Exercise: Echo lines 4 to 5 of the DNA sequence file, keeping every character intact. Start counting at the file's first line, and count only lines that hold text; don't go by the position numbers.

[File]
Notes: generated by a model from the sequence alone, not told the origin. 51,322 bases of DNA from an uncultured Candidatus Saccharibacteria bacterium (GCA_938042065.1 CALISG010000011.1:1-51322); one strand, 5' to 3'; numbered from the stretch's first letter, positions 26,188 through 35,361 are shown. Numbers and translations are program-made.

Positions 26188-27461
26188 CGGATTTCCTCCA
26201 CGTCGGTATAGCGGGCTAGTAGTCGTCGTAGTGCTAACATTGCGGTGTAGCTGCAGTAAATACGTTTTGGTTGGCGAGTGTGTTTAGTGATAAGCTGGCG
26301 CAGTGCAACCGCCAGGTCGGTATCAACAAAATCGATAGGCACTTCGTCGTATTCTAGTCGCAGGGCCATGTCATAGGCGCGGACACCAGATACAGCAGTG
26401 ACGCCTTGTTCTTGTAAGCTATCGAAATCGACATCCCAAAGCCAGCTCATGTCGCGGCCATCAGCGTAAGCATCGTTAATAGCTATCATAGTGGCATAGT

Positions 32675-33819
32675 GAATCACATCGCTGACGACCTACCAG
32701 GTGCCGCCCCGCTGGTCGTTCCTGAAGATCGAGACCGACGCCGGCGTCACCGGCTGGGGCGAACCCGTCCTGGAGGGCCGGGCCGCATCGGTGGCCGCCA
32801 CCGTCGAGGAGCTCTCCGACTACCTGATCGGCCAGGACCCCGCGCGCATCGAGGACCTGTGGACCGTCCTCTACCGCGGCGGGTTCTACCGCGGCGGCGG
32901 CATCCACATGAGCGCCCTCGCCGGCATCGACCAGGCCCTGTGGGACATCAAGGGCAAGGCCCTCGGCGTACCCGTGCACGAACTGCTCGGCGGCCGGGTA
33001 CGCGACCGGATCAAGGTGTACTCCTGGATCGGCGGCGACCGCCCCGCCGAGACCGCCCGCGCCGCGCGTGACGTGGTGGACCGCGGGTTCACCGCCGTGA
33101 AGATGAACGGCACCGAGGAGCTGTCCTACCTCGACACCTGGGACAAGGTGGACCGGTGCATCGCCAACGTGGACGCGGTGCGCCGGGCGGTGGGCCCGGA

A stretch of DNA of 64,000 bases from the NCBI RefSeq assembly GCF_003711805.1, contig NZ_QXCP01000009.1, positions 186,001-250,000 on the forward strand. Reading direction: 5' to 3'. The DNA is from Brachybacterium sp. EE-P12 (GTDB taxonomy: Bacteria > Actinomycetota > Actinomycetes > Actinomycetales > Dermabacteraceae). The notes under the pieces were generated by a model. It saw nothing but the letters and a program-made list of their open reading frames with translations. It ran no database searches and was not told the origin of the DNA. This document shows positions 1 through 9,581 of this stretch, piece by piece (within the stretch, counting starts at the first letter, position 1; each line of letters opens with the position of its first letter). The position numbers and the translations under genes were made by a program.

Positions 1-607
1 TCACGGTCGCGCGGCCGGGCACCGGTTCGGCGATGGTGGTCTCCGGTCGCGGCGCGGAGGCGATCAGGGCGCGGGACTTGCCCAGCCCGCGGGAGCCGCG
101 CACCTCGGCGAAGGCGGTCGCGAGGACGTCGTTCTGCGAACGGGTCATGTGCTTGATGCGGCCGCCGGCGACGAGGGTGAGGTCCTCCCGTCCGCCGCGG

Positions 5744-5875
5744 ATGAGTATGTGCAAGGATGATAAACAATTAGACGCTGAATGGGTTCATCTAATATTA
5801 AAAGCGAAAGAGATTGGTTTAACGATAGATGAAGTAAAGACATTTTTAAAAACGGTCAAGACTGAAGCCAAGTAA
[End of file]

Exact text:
26201 CGTCGGTATAGCGGGCTAGTAGTCGTCGTAGTGCTAACATTGCGGTGTAGCTGCAGTAAATACGTTTTGGTTGGCGAGTGTGTTTAGTGATAAGCTGGCG
26301 CAGTGCAACCGCCAGGTCGGTATCAACAAAATCGATAGGCACTTCGTCGTATTCTAGTCGCAGGGCCATGTCATAGGCGCGGACACCAGATACAGCAGTG